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Hello and Welcome to Phonics and Homeschooling. The resources for teach children at home. A method of teaching reading in which people learn to associate letters with the speech sounds they represent, rather than learning to recognize the whole word as a unit. Also find information about children education at home or Homeschooling.

Unschooling

"Unschooling" is a term that can be used with two distinct meanings.
Some use the term "unschooling" to describe methods of education that do not resemble schools, primarily indicating that they do not rely heavily on textbooks or spend much time at desks. The parents actively conduct the children's education, using a variety of resources.


Unschooling
Photo: ncunschoolers.com

The term "unschooling" as coined by John Holt indicates that parents do not authoritatively direct the child's education, but interact with the child following the child's own interests, leaving them free to explore and learn as their interests lead. "Unschooling" does not indicate that the child is not being educated, but that the child is not being "schooled", or educated in a rigid school-type manner.

"Unschooling" is distinct from "deschooling," which may be used to indicate an anti-"institutional school" philosophy, or a period or form of deprogramming for children or parents who have previously been schooled.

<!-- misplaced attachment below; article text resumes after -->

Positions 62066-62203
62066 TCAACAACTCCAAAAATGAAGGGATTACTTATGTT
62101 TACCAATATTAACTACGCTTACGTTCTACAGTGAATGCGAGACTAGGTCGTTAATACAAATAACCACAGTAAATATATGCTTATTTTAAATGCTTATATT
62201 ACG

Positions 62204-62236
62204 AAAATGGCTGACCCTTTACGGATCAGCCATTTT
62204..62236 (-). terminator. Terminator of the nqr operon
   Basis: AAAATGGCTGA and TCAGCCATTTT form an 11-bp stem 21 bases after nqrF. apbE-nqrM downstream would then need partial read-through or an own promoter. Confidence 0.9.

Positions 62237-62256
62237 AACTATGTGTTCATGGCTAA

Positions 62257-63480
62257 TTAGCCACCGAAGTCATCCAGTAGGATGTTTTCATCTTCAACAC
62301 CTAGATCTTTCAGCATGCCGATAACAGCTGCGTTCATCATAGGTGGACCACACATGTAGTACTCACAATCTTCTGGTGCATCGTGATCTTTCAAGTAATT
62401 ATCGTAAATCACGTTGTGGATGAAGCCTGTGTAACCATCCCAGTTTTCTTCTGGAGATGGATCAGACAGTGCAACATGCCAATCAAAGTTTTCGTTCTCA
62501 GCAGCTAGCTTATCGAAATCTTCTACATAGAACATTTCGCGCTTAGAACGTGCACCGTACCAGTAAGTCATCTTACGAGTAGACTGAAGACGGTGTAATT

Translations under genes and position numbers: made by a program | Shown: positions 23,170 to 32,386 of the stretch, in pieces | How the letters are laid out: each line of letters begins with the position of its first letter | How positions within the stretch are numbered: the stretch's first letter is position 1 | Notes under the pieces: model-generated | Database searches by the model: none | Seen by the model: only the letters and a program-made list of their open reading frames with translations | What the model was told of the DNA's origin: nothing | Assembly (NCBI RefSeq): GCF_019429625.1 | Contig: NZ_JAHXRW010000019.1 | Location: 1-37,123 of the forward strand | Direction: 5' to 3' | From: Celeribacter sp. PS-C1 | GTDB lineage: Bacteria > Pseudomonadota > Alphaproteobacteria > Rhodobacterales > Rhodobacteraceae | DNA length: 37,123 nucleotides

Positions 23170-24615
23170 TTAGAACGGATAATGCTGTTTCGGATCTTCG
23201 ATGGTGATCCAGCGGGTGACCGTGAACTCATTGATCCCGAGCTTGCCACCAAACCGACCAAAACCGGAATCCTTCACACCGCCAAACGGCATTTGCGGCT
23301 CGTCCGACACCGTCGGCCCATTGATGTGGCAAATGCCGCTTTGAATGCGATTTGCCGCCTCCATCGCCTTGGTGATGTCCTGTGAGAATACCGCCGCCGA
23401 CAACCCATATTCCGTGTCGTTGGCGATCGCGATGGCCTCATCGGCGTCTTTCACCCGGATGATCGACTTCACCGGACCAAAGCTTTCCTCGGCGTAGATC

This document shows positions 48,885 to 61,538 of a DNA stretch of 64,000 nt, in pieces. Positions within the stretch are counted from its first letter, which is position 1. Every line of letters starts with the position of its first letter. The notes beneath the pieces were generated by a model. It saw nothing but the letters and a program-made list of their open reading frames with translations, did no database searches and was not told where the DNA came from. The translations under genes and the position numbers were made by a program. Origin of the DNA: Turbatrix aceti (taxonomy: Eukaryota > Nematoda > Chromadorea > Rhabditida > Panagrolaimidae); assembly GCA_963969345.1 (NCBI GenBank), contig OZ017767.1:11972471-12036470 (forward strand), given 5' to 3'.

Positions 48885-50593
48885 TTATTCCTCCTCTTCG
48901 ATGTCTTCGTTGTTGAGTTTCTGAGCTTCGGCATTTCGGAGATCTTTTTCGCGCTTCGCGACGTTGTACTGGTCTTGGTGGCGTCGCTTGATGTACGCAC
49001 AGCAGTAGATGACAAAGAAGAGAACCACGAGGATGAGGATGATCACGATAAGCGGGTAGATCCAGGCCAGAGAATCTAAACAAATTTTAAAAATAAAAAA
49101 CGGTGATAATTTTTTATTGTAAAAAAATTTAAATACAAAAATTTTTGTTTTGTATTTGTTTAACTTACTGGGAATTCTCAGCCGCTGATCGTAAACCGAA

Holt asserted that children learn through the experiences of life, and he encouraged parents to live their lives with their child. Also known as interest-led or child-led learning, unschooling attempts to follow opportunities as they arise in real life, through which a child will learn without coercion. An unschooled child may utilize texts or classroom instruction, but these are not considered central to education. Holt asserted that there is no specific body of knowledge that is, or should be, required of a child.

Unschooling advocates believe that children learn best by doing; a child may learn reading to further an interest about history or other cultures, or math skills by operating a small business or sharing in family finances. They may learn animal husbandry keeping dairy goats or meat rabbits, botany tending a kitchen garden, chemistry to understand the operation of firearms or the internal combustion engine, or politics and local history by following a zoning or historical-status dispute. While any type of homeschoolers may also use these methods, the unschooled child initiates these learning activities.

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